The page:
Mark Rothko, No. 1, 1961
The Seduction of Light: Mark Rothko at the American Folk Art Museum.
Mark Rothko at the American Folk Art Museum?? In the haze of jet lag, missed flights, complete disorientation, it was a disturbing statement, difficult to process. The building was one I had hoped to see, designed by Tod Williams and Billie Tsien. Recalling the remarkable spaces from a lecture of theirs I had seen, I realised it was a space that called for full immersion. Even the facade was immediately more tactile, more ... grave ... more real ... than I had anticipated.
Standing, staring at the building and wondering whether to pay and go in I was distracted by the notice about Rothko, and was lured inside. And sure enough, there amongst the tin pigs and decoy ducks, were the Rothkos. And they were 'interleaved' with peculiar, stark 19th century portraits by an artist called Ammi Phillips, from New England. The premise of the exhibition was the plotting of a duality between Rothko and Phillips as seekers of light ... as they both "opened portals to a dimension where form was suspended in an ether of suffused atmosphere, and where the mysticism of light was coaxed into being primarily through the vehicle of color." The exhibition sought to draw out, illuminate, a resonance between the two, based solely upon their coloration, the use of the darkness, and the ethereal hues. This in itself was engaging, intoxicating, as an idea.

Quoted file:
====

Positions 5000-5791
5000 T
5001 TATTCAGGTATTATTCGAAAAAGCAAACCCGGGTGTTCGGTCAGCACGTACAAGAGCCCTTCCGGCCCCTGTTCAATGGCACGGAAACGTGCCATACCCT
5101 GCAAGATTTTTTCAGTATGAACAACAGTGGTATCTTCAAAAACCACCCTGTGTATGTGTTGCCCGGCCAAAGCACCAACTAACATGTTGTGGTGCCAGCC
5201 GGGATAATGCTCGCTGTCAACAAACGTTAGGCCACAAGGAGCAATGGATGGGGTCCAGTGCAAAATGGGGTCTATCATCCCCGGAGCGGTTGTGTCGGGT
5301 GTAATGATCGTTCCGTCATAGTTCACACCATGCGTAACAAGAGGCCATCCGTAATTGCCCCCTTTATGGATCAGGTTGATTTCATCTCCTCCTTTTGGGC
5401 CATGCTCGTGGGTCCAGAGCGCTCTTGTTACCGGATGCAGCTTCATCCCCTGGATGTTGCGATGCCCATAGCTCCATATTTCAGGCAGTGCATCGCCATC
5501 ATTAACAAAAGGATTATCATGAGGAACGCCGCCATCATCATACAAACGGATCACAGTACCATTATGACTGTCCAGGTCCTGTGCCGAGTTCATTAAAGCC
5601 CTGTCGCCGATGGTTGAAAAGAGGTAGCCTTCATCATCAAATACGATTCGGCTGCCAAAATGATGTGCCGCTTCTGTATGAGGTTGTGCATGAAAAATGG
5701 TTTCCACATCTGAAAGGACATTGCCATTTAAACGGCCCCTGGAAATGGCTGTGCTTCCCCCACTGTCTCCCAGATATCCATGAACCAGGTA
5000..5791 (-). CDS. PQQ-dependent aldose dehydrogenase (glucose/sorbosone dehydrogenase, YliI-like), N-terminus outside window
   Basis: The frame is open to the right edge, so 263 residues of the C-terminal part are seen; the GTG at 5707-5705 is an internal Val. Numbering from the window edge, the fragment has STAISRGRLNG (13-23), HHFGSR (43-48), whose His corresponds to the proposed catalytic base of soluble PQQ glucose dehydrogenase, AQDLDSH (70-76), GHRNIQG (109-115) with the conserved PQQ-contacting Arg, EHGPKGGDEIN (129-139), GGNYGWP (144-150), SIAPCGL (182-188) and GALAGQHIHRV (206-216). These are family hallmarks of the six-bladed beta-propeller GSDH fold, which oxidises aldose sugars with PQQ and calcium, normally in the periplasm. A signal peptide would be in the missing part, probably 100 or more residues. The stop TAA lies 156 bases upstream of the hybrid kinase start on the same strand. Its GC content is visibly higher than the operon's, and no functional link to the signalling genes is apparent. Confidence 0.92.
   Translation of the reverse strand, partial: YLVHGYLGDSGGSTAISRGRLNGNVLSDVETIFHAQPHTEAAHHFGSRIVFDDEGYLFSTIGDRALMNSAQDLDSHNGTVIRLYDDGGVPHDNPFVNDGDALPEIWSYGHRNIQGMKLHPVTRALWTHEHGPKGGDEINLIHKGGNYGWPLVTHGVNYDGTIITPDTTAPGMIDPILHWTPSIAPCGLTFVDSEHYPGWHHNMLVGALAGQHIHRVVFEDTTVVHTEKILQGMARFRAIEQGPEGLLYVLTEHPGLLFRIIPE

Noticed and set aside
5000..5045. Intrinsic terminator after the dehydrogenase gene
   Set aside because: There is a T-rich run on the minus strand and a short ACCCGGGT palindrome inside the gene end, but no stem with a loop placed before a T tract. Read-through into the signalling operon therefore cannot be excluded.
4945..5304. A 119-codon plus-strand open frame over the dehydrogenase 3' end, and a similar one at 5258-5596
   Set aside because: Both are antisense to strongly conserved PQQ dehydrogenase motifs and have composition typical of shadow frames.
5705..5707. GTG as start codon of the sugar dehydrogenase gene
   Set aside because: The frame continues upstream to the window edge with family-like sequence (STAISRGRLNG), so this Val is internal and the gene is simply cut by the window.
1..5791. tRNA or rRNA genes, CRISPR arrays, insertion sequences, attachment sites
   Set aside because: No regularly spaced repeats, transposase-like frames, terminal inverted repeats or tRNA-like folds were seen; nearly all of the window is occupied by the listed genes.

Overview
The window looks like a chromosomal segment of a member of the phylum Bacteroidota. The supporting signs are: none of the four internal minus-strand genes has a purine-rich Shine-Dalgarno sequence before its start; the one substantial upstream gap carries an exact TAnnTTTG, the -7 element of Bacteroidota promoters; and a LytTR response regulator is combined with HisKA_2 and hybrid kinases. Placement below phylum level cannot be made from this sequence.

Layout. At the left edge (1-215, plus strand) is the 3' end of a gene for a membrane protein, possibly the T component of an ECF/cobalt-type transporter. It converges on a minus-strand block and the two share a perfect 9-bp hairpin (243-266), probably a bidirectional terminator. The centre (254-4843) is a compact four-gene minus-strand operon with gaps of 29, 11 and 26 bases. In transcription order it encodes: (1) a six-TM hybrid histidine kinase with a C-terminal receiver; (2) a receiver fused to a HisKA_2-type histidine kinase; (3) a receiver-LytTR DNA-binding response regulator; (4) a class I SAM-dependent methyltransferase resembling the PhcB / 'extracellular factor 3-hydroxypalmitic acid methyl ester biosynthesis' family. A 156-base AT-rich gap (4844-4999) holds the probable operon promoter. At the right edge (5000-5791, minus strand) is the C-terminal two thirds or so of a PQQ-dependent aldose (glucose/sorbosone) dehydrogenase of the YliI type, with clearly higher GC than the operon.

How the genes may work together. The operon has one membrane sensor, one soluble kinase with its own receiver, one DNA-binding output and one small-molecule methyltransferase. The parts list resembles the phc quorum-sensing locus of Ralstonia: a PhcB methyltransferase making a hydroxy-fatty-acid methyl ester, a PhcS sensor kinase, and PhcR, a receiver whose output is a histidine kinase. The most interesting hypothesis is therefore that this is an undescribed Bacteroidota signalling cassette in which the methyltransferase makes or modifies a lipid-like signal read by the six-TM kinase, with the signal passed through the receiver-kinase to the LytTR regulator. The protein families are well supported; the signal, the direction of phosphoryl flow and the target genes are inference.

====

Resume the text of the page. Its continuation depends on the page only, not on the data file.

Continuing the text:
Ammi Phillips, Woman with Pink Ribbons, c.1831
Yet, compelling as the two artists' work is, both alone and in this strange and not wholly convincing juxtaposition, I found myself always looking over their shoulder at the spaces beyond ... where the real seduction of light was occurring. Photographs of the interior were not permitted, and its interpenetrating and coalescing spaces would in any case be difficult to transpose to two dimensions. The staircases - of which there are sometimes two and sometimes only one - in themselves create a feeling of eternal unfolding space, belying the building's tiny footprint. Cut-aways link floors in unexpected shafts of space, revealing and concealing, exhibiting pure light itself. Thinking back now it is those moments of light falling on the walls, of feeling suspended in the spaces of the staircases, which remain.